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Eye Care During the COVID-19 Pandemic: A Report on Patients’ Perceptions and Experiences, an Asian Perspective

Abstract

Introduction

To elucidate the perceptions on eye care of patients affected by the disruption of outpatient and surgical ophthalmological services during the COVID-19 pandemic.

Methods

A cross-sectional questionnaire-based survey was conducted during the reopening of outpatient services at two tertiary eye care centres in Singapore and North India. Consecutive patients were recruited from general and specialist eye clinics in June 2020.

Results

A total of 326 patients were recruited, 200 patients from Singapore and 126 patients from New Delhi, India. The most common eye conditions were diabetic retinopathy and uveitis or ocular inflammatory conditions in the Indian centre, whereas the most common in the Singaporean centre were cataract in the pre- or postoperative stage and glaucoma. For patients from the Indian centre, 61.9% felt that COVID-19 had negatively impacted their eye disease, 58.7% were more distressed by their eye disease, 70.8% could not access appropriate eye care, 66.6% were afraid of contracting COVID-19 in the clinic, and 61.9% were accepting of teleconsultations. For patients from the Singaporean centre, 13.5% felt that COVID-19 had negatively impacted their eye disease, 19.5% were more distressed by their eye disease, 21.5% could not access appropriate eye care, 35% were afraid of contracting COVID-19 in the clinic, and only 31% were accepting of teleconsultations.

Conclusion

Patients from India appear to have been more negatively affected by the pandemic compared to patients from Singapore. This study highlights patients’ perceptions of the impact of COVID-19 on eye care, perceived risks, ease of access to care and attitudes towards eye care during the pandemic. Patients’ perceptions are integral in developing strategies for the best care possible. There were heterogeneous responses amongst our patients; hence, there may be a role for more individualized healthcare strategies in the future.

FormalPara Key Summary Points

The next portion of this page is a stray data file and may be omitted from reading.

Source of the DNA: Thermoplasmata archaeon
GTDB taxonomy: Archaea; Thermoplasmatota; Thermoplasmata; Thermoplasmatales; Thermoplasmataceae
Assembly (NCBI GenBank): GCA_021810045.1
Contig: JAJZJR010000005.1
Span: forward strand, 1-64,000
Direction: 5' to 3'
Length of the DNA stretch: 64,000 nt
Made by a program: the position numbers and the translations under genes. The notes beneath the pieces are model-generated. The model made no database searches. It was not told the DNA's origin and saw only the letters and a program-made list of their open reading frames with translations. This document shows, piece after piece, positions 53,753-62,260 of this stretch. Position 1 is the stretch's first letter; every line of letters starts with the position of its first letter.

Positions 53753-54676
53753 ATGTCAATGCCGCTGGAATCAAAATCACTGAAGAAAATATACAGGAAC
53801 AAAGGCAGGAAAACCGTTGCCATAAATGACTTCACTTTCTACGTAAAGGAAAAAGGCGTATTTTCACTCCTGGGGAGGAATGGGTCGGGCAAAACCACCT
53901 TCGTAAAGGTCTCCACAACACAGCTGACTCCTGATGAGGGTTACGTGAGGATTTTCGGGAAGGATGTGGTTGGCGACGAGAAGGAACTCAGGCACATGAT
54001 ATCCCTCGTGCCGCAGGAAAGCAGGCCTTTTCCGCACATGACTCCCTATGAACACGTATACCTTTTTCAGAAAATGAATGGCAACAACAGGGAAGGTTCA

Why carry out this study?
Disruption of outpatient ophthalmological services by the COVID-19 pandemic has impacted patients’ eye care. We aim to explore patients' experiences and perceptions, and propose strategies for future pandemic response.
What was learned from this study?
Patients recruited from the Singaporean centre were of older age group, had lower disease burden and were less receptive to telehealth. Patients recruited from the Indian centre were more averse to contracting COVID-19, more distressed about their eye condition and less able to access care needed during lockdown.
Strategies for future pandemic response may include triaging, decentralised ophthalmic care, teleophthalmology, improving medication access and education to improve patients’ receptiveness to novel eye care strategies.
Varied responses to our survey signal a need to tailor healthcare strategies to suit patients’ preferences. Lessons learnt from COVID-19 can better prepare us for future pandemic response.

Introduction

The coronavirus disease 2019 (COVID-19) pandemic has significantly impacted the healthcare landscape throughout the world. On 11 March 2020, the World Health Organization (WHO) declared COVID-19 a global pandemic and a public health emergency [1]. Ophthalmological practices around the world took different strategies to cope with various lockdown measures and infection control protocols. This included the postponement of elective procedures, non-essential outpatient treatment and consultations, the use of personal protective equipment and heightened safety distancing measures.

According to a WHO survey [2], at least 30% of countries have disrupted services for non-communicable diseases such as diabetes, cardiovascular disease and cancer. Singapore issued a nationwide lockdown or ‘circuit-breaker’ [3] where non-essential services were halted and staff were redirected to aid in pandemic response and relief [4]. Whilst in India, 72.5% [5] of ophthalmologists were not seeing any patients during the lockdown period and most of them had switched over to teleconsultations [5]. As such, many patients’ appointments and procedures were put on hold during lockdown until further notice.